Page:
INTERNATIONAL WOMEN’S DAY OP-ED
Less talk, more action — the SA government must do more to ensure women are not excluded from the green transition
Each year, 8 March is marked as International Women’s Day. This year, UN Women has chosen the theme, ‘Gender equality today for a sustainable tomorrow’, with a call for climate action for women, by women.
UN Womens’ focus for 2022 will be on driving global action and investment and financing for gender-just climate solutions, increasing women’s leadership in the green economy, building women and girls’ resilience to climate impacts and disasters, and increasing the use of data on gender equality and climate. As they explain:
“Gender inequality coupled with the climate crisis is one of the greatest challenges of our time. It poses threats to ways of life, livelihoods, health, safety and security for women and girls around the world.”
It is well known that South Africa has huge potential in terms of the green economy, with President Cyril Ramaphosa mentioning green hydrogen, solar and wind resources in this year’s State of the Nation Address, and suggesting that, if “properly managed, the energy transition will benefit all”.
The government has also signed on to recent efforts to address climate change and to respond to gender inequality in an integrated way, including the Paris Agreement and the Sustainable Development goals. Both of these landmark agreements set clear targets for states to respond to the climate crisis with intersectionality and inclusivity as core principles.
This is vital, because an exclusionary response to climate change risks worsening conditions for the most vulnerable South Africans, particularly poor and rural women.
The recent Intergovernmental Panel on Climate Change (IPCC) report states that:
“Vulnerability at different spatial levels is exacerbated by inequity and marginalisation linked to gender, ethnicity, low income or combinations thereof (high confidence), especially for many Indigenous Peoples and local communities (high confidence).”
In short, some people will be more vulnerable to climate change and its impacts, with research showing that 80% of people displaced by climate change are women, and that women do not have easy or adequate access to funds to become resilient to and adapt to climate change.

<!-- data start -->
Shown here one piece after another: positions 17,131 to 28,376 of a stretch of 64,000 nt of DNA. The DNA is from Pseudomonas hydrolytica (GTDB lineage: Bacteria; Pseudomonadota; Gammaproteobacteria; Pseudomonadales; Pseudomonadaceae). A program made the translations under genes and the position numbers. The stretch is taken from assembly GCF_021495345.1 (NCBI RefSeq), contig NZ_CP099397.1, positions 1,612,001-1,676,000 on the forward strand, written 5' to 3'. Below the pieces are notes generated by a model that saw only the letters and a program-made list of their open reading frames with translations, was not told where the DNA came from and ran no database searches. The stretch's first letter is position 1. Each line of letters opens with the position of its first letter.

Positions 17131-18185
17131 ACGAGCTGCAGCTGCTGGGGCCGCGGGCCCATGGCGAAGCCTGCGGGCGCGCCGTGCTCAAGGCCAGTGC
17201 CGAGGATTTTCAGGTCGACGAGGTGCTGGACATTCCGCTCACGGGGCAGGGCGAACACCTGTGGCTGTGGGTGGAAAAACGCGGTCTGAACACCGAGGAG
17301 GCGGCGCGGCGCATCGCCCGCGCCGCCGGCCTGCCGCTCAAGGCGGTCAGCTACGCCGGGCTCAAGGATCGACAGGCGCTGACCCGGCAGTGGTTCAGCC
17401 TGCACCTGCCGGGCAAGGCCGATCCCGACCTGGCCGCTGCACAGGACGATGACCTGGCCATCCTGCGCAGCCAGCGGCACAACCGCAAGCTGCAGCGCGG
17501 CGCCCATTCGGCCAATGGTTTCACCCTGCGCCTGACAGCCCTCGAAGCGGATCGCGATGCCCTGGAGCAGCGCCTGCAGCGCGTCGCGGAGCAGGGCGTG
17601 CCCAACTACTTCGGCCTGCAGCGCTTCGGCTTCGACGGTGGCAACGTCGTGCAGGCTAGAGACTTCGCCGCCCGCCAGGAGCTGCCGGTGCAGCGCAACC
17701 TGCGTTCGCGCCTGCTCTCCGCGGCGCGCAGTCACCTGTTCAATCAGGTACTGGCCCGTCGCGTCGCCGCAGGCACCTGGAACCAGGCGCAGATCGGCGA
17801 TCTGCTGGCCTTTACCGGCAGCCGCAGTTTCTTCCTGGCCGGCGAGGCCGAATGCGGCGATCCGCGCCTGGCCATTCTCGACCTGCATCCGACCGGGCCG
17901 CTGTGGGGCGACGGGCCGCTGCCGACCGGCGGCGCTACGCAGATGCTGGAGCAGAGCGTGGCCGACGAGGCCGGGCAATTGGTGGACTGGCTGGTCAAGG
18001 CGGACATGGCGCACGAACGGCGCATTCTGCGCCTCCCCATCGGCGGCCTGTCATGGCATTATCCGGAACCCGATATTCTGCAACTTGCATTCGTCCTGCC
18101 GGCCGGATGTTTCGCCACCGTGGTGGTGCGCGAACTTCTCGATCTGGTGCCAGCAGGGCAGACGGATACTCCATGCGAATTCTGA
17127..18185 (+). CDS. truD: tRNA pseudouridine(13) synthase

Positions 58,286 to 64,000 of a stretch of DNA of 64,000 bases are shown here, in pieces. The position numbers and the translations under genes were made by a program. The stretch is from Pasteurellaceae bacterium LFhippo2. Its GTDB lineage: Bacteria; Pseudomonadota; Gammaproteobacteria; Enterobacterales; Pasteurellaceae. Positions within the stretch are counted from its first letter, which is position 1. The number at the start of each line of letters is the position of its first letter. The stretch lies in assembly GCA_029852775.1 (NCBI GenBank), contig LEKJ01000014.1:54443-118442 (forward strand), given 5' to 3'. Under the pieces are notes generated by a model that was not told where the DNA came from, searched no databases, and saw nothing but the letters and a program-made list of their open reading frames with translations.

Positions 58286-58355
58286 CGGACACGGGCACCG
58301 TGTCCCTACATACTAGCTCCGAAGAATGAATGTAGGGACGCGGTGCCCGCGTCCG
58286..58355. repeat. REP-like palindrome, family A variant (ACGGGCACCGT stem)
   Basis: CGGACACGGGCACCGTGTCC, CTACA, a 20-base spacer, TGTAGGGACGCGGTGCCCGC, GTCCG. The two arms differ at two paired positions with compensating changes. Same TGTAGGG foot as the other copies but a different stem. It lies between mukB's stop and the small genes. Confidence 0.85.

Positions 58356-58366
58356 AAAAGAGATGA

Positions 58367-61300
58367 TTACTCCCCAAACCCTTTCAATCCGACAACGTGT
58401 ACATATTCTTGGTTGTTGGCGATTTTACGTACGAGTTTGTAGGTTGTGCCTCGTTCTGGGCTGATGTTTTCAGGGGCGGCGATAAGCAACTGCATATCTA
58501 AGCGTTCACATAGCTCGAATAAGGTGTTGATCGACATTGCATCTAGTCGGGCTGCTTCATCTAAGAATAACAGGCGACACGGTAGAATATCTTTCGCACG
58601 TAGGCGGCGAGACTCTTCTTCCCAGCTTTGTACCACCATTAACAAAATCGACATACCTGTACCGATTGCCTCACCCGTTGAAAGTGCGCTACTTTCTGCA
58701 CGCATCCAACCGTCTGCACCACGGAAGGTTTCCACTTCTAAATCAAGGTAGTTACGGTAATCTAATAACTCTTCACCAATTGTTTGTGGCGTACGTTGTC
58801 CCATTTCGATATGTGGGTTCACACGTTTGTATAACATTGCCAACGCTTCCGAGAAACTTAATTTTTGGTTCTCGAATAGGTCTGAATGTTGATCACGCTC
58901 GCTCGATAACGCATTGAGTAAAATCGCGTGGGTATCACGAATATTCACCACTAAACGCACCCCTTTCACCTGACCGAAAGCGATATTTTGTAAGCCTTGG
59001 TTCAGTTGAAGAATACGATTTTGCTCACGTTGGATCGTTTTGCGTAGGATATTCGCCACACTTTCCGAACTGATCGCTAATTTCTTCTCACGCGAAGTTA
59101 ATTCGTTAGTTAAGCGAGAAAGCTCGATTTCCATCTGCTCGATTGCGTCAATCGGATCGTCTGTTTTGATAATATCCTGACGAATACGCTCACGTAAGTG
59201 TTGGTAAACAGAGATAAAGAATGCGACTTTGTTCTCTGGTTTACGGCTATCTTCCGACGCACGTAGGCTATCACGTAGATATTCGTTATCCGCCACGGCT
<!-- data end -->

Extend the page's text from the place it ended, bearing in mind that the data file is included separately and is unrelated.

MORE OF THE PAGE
Yet, as it stands, the South African government should be very concerned about its ability to respond to climate change in an intersectional and responsive way, not least because of its continued commitment to coal power and its failure to develop gender-responsive plans, and to implement existing gender plans such as the gender responsive budgeting framework.
South Africa is a significant contributor to climate change and its actions to mitigate its contribution have been insufficient. In addition, South Africa’s efforts to develop a gender-responsive climate change response have been limited, as shown in research published by The Climate Reality Project and others in 2020.
Thus, the status quo will worsen gender gaps and economic inequality, and endanger women’s health and livelihoods.
The IPCC report provides clarity on how to respond to these gendered vulnerabilities, showing that reducing them is possible through “carefully designed and implemented laws, policies, processes, and interventions that address context specific inequities such as based on gender, ethnicity, disability, age, location, and income (high confidence)”.
The report recommends multi-stakeholder co-learning platforms, transboundary collaborations, community-based adaptation and participatory scenario planning, focus on capacity building and meaningful participation of the most vulnerable and marginalised groups, and their access to key resources to adapt.
The lack of inclusivity in policy is not surprising given the fact that decision-makers in key departments responsible for the green economy, green jobs and for ensuring that South Africa can adapt to and mitigate climate change are mostly men, as a quick scan of key departments (Agriculture, Land Reform and Rural Development; Forestry, Fisheries, and the Environment; Tourism; Mineral Resources and Energy; Water and Sanitation etc) shows.
The Department of Forestry, Fisheries and the Environment is a notable exception, with more than half of top management posts filled by women. Positively, the Presidential Climate Change Coordinating Commission has better women’s representation, with 11 female commissioners out of 21.
However, overall (when ministers are taken into account) the commission is majority male, as is its secretariat. If those with the power to develop South Africa’s response to climate change are not representative of South Africa’s population, South Africa risks entrenching existing inequalities and increasing women’s vulnerability to the effects of climate change.
Last month the Commission released its draft Framework for a Just Transition in South Africa for discussion. It is pursuing a number of community consultations to ensure that the relationship between climate risks and the just transition are fully explored and how “specifically, and practically, the poor, women and the youth can be empowered through this transition”.
The vision of the draft document includes a commitment to including the voices of the marginalised, but progress on this is yet to be seen.
International Women’s Day is a chance to reflect on the extent to which women’s voices are meaningfully heard, and their needs meaningfully considered.
Over the next year, it’s clear that the government needs to take urgent action if it intends its alleged commitment to a just transition to be more than just words. DM/MC
Jennifer Smout assisted with the research produced by the Climate Reality Project.
Daily Maverick © All rights reserved